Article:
The Health Ministry added 9,400 new confirmed infections to the total and 156 deaths.

The country has been experiencing one of Europe’s steepest second curves of contagion, with new cases increasing since mid-July.

With 1,273 patients in ICUs, Spain has as many beds devoted to treat grave patients of COVID-19 as France, the United Kingdom, Germany and Italy together. Officials say selective lockdowns could be back in place by next week. 

Amid growing anger over a bottleneck in the United Kingdom’s creaking coronavirus testing system, the government promised on Wednesday to do whatever it takes to boost laboratory capacity, which has left people across the land with no way to get a COVID-19 test.

In an attempt to slow one of the highest coronavirus death tolls in the West, Prime Minister Boris Johnson promised in May to create a “world-beating” system to test and trace people exposed to the virus.

A worker opens a COVID-19 test site in South London on Wednesday. The Department of Health has appealed to the U.K.’s biomedical sector for 400 further laboratory technicians as the nation’s return to school increases demand for tests. (Dan Kitwood/Getty Images)

But repeated attempts by Reuters reporters to get COVID-19 tests failed, while at a walk-in testing centre at Southend-on-Sea in eastern England, hundreds of people were queuing to get a test — some from as early as 5 a.m. GMT.

“Laboratory capacity has been an issue. We are working our way through that,” Justice Secretary Robert Buckland told Sky News.

WATCH | Respirologist describes ‘alarming’ wait times for COVID-19 testing:

Testing capacity for the coronavirus could be boosted with a rapid testing device, even if it’s not entirely accurate, says Dr. Samir Gupta, an associate professor at the University of Toronto. 5:48

The WHO regional director for Latin America is warning the region is reopening too soon.

During a virtual briefing, Carissa Etienne said coronavirus cases in Colombia’s border area with Venezuela have increased ten-fold in the last two weeks, and that death rates are climbing in parts of Mexico, with similar trends in Ecuador, Costa Rica, Bolivia and areas of Argentina. 

“We must be clear that opening up too early gives this virus more room to spread and puts our populations at greater risk. Look no further than Europe,” she said.

Canada not yet ready to deploy rapid COVID testing devices, says health minister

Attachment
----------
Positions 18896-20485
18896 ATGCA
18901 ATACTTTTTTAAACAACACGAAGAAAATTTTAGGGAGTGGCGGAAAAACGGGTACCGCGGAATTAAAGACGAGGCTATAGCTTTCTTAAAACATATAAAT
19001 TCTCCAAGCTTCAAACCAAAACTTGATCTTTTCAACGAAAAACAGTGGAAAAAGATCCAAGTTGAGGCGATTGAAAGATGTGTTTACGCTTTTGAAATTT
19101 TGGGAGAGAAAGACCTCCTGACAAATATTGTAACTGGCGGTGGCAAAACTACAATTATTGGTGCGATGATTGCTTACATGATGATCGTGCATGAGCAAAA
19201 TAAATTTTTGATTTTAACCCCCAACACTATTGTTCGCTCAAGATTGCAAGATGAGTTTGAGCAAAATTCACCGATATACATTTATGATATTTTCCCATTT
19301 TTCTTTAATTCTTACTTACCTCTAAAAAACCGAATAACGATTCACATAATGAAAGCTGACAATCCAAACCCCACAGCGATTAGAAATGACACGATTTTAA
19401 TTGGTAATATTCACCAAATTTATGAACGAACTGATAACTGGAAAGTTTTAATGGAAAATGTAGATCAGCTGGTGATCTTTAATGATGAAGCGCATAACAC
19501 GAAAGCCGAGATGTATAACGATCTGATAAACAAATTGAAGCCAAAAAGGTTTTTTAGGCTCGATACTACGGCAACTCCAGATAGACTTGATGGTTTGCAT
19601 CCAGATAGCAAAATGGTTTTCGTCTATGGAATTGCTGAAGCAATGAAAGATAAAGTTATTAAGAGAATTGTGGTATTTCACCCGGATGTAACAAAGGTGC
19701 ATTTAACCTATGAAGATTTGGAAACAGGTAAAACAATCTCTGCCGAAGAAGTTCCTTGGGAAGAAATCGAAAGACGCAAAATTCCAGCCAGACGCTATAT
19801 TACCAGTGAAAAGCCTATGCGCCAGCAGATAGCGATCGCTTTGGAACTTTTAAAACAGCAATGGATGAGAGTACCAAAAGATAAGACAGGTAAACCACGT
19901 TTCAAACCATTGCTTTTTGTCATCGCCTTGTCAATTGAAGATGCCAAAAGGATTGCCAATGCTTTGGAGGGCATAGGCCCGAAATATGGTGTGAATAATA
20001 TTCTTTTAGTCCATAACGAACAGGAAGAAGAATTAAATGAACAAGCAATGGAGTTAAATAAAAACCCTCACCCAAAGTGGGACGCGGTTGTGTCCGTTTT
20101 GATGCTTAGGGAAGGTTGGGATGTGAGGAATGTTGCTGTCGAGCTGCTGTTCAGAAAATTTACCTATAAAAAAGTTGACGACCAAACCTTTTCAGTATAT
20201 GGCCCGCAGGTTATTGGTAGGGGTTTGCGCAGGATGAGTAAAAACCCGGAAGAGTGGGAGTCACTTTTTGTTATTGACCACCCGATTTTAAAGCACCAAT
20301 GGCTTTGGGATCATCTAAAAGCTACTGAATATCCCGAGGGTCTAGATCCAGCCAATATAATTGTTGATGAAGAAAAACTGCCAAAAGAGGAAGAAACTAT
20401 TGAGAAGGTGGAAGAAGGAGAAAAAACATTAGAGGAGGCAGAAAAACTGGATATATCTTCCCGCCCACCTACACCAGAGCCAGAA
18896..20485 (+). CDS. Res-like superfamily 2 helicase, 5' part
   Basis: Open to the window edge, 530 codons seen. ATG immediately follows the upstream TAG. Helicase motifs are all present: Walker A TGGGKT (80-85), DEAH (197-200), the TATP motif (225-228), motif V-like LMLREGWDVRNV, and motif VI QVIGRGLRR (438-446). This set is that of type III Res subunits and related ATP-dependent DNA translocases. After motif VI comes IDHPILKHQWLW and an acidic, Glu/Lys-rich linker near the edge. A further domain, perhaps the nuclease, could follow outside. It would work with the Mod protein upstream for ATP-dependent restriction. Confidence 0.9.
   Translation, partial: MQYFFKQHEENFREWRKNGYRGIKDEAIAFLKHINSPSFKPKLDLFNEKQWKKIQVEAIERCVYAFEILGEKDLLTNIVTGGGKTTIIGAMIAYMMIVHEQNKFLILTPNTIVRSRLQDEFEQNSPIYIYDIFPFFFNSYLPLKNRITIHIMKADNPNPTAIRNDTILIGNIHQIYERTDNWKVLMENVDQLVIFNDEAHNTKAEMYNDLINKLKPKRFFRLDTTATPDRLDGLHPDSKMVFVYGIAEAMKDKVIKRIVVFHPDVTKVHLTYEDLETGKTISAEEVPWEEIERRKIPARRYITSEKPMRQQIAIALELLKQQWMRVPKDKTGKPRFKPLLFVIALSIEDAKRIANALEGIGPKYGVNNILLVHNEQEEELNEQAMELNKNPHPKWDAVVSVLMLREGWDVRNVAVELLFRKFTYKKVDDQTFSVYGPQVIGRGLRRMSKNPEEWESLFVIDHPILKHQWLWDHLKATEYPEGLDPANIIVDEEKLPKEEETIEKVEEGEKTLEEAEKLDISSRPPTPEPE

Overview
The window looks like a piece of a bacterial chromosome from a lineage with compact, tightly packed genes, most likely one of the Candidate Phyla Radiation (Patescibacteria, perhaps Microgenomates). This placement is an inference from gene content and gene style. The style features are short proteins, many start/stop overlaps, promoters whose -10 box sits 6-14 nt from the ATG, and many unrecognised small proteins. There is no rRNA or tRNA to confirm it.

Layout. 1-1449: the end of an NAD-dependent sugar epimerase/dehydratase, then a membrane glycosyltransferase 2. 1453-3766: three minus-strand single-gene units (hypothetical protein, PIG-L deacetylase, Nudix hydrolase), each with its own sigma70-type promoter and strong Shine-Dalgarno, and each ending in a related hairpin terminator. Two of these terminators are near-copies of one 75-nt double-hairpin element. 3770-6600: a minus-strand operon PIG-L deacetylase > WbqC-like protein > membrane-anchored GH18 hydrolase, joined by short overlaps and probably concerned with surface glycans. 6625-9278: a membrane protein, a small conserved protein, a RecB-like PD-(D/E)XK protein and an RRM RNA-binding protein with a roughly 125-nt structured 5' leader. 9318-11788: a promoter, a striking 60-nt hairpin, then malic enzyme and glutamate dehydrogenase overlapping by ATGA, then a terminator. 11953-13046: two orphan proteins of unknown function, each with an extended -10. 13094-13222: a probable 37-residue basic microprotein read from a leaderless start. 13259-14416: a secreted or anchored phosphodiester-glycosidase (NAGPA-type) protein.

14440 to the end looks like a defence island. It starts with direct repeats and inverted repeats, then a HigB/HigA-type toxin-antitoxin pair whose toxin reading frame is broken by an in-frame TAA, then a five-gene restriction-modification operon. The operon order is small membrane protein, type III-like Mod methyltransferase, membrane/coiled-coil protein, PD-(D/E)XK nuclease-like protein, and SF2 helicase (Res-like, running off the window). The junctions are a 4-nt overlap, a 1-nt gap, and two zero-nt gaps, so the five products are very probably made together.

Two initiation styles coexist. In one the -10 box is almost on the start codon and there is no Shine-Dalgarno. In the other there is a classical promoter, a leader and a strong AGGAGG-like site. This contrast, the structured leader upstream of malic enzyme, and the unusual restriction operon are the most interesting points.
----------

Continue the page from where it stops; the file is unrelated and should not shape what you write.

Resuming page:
Canada not yet ready to deploy rapid COVID testing devices, says health minister

Health Minister Patty Hajdu said today that Health Canada is not yet satisfied with any of the options it has been reviewing for rapid COVID-19 testing devices — and they will not be deployed across the country until regulators are satisfied they work to a certain standard.

While the U.S. Food and Drug Administration approved two antigen testing devices months ago — tests that can deliver results in less than 15 minutes — Health Canada is not ready to put its stamp of approval on such tests, Hajdu told reporters at the Liberal cabinet retreat in Ottawa.

She dismissed past U.S. approvals for such devices, saying Canada would rely on its own data.

“We have not had a test submitted to Health Canada for approval yet that satisfies the regulator’s concerns around accuracy,” she said. “We’re not there yet.

“We will not at Health Canada approve a test that, in any way, endangers Canadians’ health and I will say tests that don’t have a degree of accuracy to the satisfaction of the regulators can actually create further harms in communities.”

‘False sense of security’

She said the agency has more research to do to ensure the efficacy of these devices. Some experts have been calling for the swift introduction of rapid tests in Canada, citing recent spikes in the COVID-19 caseload and long waits for conventional tests.

She said she doesn’t want Canadians flocking to pharmacies to get substandard tests that give them a “false sense of security.”

“The hold-up is the technology,” she said, when asked why Health Canada was taking so long to approve the devices.

The FDA, meanwhile, has said approved antigen tests are a safe and reliable way to determine a person’s COVID-19 status.